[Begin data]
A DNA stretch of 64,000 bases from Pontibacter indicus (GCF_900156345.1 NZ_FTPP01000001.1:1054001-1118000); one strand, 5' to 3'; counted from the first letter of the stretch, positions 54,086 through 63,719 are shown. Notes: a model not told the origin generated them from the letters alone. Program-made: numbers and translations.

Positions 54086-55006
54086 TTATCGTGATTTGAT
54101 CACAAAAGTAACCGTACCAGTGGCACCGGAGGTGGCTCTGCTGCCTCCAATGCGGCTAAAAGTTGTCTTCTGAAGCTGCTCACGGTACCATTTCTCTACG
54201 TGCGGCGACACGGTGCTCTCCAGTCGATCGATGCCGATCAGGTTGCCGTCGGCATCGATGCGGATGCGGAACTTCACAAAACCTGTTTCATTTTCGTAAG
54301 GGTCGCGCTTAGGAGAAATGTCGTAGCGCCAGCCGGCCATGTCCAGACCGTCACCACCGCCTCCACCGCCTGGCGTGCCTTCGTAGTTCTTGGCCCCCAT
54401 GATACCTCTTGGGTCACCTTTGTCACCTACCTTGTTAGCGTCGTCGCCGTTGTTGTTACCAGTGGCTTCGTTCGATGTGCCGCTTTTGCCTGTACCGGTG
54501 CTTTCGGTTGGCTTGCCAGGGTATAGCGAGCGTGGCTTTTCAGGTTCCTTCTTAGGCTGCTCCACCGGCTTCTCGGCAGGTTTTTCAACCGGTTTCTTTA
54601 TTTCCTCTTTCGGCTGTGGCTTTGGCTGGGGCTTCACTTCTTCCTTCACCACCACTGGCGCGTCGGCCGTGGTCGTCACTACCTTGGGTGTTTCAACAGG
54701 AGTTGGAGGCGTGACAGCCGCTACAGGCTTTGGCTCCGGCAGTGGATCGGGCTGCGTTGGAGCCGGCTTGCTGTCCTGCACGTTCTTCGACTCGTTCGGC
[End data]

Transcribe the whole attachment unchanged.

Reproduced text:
A DNA stretch of 64,000 bases from Pontibacter indicus (GCF_900156345.1 NZ_FTPP01000001.1:1054001-1118000); one strand, 5' to 3'; counted from the first letter of the stretch, positions 54,086 through 63,719 are shown. Notes: a model not told the origin generated them from the letters alone. Program-made: numbers and translations.

Positions 54086-55006
54086 TTATCGTGATTTGAT
54101 CACAAAAGTAACCGTACCAGTGGCACCGGAGGTGGCTCTGCTGCCTCCAATGCGGCTAAAAGTTGTCTTCTGAAGCTGCTCACGGTACCATTTCTCTACG
54201 TGCGGCGACACGGTGCTCTCCAGTCGATCGATGCCGATCAGGTTGCCGTCGGCATCGATGCGGATGCGGAACTTCACAAAACCTGTTTCATTTTCGTAAG
54301 GGTCGCGCTTAGGAGAAATGTCGTAGCGCCAGCCGGCCATGTCCAGACCGTCACCACCGCCTCCACCGCCTGGCGTGCCTTCGTAGTTCTTGGCCCCCAT
54401 GATACCTCTTGGGTCACCTTTGTCACCTACCTTGTTAGCGTCGTCGCCGTTGTTGTTACCAGTGGCTTCGTTCGATGTGCCGCTTTTGCCTGTACCGGTG
54501 CTTTCGGTTGGCTTGCCAGGGTATAGCGAGCGTGGCTTTTCAGGTTCCTTCTTAGGCTGCTCCACCGGCTTCTCGGCAGGTTTTTCAACCGGTTTCTTTA
54601 TTTCCTCTTTCGGCTGTGGCTTTGGCTGGGGCTTCACTTCTTCCTTCACCACCACTGGCGCGTCGGCCGTGGTCGTCACTACCTTGGGTGTTTCAACAGG
54701 AGTTGGAGGCGTGACAGCCGCTACAGGCTTTGGCTCCGGCAGTGGATCGGGCTGCGTTGGAGCCGGCTTGCTGTCCTGCACGTTCTTCGACTCGTTCGGC